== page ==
In 1984 Kodak executive Colby Chandler formed 17 separate business units to move more quickly ahead. By 1985 the top management acknowledged that attempts should be made towards the combination of film and electronic imaging. The first unit in this field that came out was the so-called Color Video Imager (aka Trimprinter). It could capture a video frame image from a video signal and make an instant print on Kodak's own Trimprint instant film (the same film used in Kodak instant cameras). Alas the project was canned after Kodak lost the lawsuit against Polaroid. Kodak's Consumer Electronics Division (CED) was reshaped into the Electronic Photography Division (EPD), run by Dr. K. Bradley Paxton. It was in late 1985 when Tom Nutting and Keith Surdyke developed the first electronic still video camera prototype. Now known as the Kodak SV8300. The camera came with a shoulder backpack that housed the 3" magnetic video disk recording unit. At that time Kodak was working on their own 3.5" floppy disk for recording before they switched to the standard 2" video floppy disk. Dr. Paxton himself took the system in early 1986 on to the top levels of the Kodak Tower to take snapshots of some executives.

Also in 1986 Kodak developed the first megapixel sensor (see below). A 1.4 million pixel imager. The number 1.4 was a simple choice, in order to produce a borderless 5 by 7 inch print with a 200 pixel-per-inch thermal printer, one needed a 1.4 million pixel image (5x200x7x200). Kodak was eagerly working on a so-called Magnetic Disk Video System (MDVS) which was to capture images with either traditional film cameras or electronic cameras on a video floppy disk and display the images either on a television set or on a printer. MDVS was later re-named to Still Video System (SVS) as Kodak began approaching the still video market. By fall of 1986 Kodak had an entire plan worked out of up to 9 different products all working together in creating electronic images or printouts and/or transmitting them over a phone line. It was a complete setup. The system was announced to the world in June 1987. So Kodak went on to improve the still video camera and built six prototypes of the SV8300 to demonstrate their SVS product line in 1987. Apart from a one-time prototype (SV8200) this SV8300 model was actually one that could have made it into a commercial product. Kodak finally entered the market with several still video products like the SV6500 color video printer and the SV7400 still video recorder and Kodak's first all-digital product, the SV9600 still video transceiver among others.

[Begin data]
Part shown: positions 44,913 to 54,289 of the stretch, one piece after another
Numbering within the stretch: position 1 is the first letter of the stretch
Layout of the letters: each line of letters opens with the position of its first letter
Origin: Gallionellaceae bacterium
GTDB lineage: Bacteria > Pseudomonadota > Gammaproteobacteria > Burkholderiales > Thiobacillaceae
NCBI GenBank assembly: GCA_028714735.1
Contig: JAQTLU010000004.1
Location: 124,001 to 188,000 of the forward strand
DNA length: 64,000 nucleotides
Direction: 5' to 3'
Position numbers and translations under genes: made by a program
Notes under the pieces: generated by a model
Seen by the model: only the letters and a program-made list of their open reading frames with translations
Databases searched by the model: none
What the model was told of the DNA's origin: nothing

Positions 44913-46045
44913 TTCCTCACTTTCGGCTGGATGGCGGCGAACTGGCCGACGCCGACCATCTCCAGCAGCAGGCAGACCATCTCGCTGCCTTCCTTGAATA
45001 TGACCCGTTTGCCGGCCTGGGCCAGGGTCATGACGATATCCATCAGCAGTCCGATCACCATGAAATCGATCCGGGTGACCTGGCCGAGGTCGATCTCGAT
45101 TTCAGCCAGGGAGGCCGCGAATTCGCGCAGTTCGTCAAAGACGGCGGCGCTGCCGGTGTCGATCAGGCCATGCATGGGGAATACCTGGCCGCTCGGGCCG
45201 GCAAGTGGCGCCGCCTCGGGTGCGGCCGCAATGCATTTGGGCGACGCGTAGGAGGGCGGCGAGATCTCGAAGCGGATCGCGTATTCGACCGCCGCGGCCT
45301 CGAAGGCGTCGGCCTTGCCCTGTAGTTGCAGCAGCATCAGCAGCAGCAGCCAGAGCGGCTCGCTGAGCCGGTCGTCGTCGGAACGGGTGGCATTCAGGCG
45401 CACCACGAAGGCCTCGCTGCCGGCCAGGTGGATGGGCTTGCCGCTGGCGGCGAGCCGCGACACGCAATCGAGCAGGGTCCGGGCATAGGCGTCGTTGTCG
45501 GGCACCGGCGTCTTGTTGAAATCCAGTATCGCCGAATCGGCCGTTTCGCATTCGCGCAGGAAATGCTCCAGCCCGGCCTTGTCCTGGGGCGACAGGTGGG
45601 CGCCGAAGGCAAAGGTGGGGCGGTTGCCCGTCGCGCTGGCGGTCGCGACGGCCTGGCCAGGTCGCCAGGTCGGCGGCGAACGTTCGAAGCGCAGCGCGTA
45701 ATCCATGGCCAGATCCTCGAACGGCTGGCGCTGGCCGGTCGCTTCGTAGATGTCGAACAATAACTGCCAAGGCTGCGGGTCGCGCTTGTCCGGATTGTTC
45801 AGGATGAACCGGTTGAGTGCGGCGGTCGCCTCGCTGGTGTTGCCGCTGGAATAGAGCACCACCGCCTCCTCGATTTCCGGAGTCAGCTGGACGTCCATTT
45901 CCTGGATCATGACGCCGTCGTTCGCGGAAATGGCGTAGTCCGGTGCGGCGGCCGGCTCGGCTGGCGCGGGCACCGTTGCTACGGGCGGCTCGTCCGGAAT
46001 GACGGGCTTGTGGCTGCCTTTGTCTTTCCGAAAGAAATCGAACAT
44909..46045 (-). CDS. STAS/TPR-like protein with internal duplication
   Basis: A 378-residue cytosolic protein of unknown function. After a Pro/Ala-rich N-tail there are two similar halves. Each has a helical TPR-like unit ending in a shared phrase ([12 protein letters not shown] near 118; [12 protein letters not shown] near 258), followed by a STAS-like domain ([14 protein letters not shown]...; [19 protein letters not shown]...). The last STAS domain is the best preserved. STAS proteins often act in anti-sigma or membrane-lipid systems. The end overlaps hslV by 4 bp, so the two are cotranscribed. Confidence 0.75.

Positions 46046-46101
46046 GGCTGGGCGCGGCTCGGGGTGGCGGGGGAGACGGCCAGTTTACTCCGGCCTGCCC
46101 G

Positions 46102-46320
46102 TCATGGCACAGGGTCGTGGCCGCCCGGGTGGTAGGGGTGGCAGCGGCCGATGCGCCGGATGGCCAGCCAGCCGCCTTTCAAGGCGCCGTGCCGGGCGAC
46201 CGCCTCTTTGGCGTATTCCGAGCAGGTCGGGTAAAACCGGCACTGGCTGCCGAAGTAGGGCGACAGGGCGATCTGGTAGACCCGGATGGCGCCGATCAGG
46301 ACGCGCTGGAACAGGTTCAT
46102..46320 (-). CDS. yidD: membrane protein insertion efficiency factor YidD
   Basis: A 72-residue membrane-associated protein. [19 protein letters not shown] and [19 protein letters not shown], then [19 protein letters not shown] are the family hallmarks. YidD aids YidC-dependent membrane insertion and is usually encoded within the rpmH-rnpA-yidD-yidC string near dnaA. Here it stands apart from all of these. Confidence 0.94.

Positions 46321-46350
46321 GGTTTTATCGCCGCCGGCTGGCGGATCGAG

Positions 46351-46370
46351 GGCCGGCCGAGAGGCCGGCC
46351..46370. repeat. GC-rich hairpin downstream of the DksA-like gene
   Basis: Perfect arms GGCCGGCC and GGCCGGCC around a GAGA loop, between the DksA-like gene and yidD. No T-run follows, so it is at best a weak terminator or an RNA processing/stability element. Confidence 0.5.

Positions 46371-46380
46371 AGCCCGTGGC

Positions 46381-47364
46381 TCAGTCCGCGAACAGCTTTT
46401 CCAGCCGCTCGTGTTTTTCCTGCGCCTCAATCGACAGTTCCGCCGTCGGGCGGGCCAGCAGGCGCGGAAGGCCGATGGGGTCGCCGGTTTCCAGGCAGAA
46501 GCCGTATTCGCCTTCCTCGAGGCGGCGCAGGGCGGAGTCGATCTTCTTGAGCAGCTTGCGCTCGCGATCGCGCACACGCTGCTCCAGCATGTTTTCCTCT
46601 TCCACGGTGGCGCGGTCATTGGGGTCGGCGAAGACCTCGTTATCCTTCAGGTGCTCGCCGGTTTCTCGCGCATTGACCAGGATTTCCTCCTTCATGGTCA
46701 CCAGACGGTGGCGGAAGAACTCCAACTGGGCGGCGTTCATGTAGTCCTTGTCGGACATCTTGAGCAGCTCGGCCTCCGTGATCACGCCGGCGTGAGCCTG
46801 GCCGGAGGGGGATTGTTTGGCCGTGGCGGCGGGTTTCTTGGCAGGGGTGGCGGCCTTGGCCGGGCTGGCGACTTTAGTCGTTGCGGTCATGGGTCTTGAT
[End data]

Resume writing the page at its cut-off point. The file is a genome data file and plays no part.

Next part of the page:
A major problem with the SV8300 however was the signal-to-noise ratio (SNR). Secondly there were video motion cameras available that could deliver images into the Kodak SVS system. Thirdly, Kodak's top management was always more interested in analog cameras and were not too eager to see Kodak branded electronic cameras pop up on the market as they feared it would hasten the demise of their bread-winning film. These three major issued were the reasons why Kodak didn't enter the market with a still video camera in the 1980's. Not because "they had no idea" but because of quality reasons and management decisions..[58]

 

 

 1986 - rise of still video and megapixel cameras


Canon RC-701 (© David Williams)
Canon RC-701 (© David Williams)
Finally, after the success in the 1984 transmission experiments, Canon finally marketed the RC-701. The first commercially available electronic still camera. The RC-701 'Realtime Camera' was equipped with a 390,000 pixel CCD from Texas Instruments and came with a wide range of accessoires. Apart from four dedicated lenses one could also use 60 regular Canon FD lenses by utilizing an adapter. The entire system consisted of a SV recorder, SV transmitter, SV camera, system lenses and a color video printer that would not only print the images but also laminate them to sharpen the clarity and preserve the dyes. Although the camera body was sold for $2,725 it was aimed at newspapers, magazines or wire services because the equipment was very expensive. The lenses went for $700-800 a piece, the printer for $7,000, the recorder for $2,800 and the transmitter for a pricy $20,000. Transmission of a b&w image would take ninety seconds, color three minutes under good conditions. Therefore one had a highly sophisticated piece of equipment. Shooting speeds ranged from single frame to ten frames per second! You could hook up the printer to either the recorder or the transmitter and print away. Since it took the printer three to four minutes to print an image there was still enough time left for a coffee break..